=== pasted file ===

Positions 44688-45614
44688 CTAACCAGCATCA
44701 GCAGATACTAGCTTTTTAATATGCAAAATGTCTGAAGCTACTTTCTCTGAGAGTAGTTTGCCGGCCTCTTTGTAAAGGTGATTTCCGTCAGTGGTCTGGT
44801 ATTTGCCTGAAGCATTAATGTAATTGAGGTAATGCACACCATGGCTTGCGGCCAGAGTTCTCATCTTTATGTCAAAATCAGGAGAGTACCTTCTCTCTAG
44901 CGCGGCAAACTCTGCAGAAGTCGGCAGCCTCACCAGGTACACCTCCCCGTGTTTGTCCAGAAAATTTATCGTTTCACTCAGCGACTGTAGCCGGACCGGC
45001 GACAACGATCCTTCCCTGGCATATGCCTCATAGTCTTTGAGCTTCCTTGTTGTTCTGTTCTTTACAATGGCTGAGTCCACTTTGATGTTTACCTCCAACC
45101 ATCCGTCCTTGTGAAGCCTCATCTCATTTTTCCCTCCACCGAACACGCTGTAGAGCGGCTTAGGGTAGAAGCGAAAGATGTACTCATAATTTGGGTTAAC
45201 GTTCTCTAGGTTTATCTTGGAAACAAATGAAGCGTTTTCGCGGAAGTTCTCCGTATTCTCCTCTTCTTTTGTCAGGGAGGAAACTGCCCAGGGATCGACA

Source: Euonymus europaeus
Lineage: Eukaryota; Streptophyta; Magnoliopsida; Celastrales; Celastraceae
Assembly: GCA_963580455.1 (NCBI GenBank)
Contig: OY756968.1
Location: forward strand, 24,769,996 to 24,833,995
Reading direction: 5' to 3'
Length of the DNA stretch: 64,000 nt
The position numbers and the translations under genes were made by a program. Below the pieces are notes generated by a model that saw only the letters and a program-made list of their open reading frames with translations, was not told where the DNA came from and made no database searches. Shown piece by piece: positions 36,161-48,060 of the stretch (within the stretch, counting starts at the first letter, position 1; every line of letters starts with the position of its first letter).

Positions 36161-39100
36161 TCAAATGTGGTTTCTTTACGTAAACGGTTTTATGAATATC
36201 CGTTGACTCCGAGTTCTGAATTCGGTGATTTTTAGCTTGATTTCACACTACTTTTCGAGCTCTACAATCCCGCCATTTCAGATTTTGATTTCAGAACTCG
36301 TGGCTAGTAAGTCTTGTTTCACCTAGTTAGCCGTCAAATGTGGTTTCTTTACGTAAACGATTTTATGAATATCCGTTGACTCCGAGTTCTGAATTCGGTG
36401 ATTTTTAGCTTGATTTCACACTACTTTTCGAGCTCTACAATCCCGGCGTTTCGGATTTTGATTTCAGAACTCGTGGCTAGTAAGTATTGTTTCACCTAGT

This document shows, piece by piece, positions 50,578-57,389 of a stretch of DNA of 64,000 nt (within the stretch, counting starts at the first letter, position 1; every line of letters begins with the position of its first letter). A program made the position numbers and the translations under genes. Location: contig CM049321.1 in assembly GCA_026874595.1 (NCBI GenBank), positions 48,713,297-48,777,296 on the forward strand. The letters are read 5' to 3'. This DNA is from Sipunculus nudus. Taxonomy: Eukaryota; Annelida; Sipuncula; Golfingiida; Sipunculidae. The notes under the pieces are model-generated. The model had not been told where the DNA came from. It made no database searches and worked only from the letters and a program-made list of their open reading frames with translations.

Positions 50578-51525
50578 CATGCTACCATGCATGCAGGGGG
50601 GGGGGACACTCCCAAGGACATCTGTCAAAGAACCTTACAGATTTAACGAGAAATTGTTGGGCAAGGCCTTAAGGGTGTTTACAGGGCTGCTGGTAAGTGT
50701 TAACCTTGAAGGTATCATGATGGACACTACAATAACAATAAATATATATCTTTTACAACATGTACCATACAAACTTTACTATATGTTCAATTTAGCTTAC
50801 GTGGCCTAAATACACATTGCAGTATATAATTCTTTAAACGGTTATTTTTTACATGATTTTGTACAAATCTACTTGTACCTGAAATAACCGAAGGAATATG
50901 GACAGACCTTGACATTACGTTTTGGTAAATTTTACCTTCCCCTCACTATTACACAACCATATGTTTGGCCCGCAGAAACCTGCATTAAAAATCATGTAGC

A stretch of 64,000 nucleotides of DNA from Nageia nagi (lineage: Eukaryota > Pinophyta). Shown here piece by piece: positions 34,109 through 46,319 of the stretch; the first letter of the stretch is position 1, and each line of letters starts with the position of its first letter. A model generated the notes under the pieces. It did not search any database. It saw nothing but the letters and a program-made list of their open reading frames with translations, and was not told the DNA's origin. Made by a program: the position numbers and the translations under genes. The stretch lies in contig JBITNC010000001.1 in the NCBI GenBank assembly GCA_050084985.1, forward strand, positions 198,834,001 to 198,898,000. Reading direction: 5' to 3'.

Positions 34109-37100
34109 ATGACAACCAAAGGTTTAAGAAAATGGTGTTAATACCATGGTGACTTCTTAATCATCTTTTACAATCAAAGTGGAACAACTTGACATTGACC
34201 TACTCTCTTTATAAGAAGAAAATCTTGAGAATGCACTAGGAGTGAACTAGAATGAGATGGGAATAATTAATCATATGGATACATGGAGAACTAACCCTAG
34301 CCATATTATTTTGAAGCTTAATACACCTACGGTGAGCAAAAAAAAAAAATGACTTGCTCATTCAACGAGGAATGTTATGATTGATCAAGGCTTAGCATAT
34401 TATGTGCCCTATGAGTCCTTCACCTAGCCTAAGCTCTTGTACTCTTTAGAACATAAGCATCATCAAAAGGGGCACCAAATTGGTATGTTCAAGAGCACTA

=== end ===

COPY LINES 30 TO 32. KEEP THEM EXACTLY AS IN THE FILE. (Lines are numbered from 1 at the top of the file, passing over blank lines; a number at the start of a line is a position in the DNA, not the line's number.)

Positions 34109-37100
34109 ATGACAACCAAAGGTTTAAGAAAATGGTGTTAATACCATGGTGACTTCTTAATCATCTTTTACAATCAAAGTGGAACAACTTGACATTGACC
34201 TACTCTCTTTATAAGAAGAAAATCTTGAGAATGCACTAGGAGTGAACTAGAATGAGATGGGAATAATTAATCATATGGATACATGGAGAACTAACCCTAG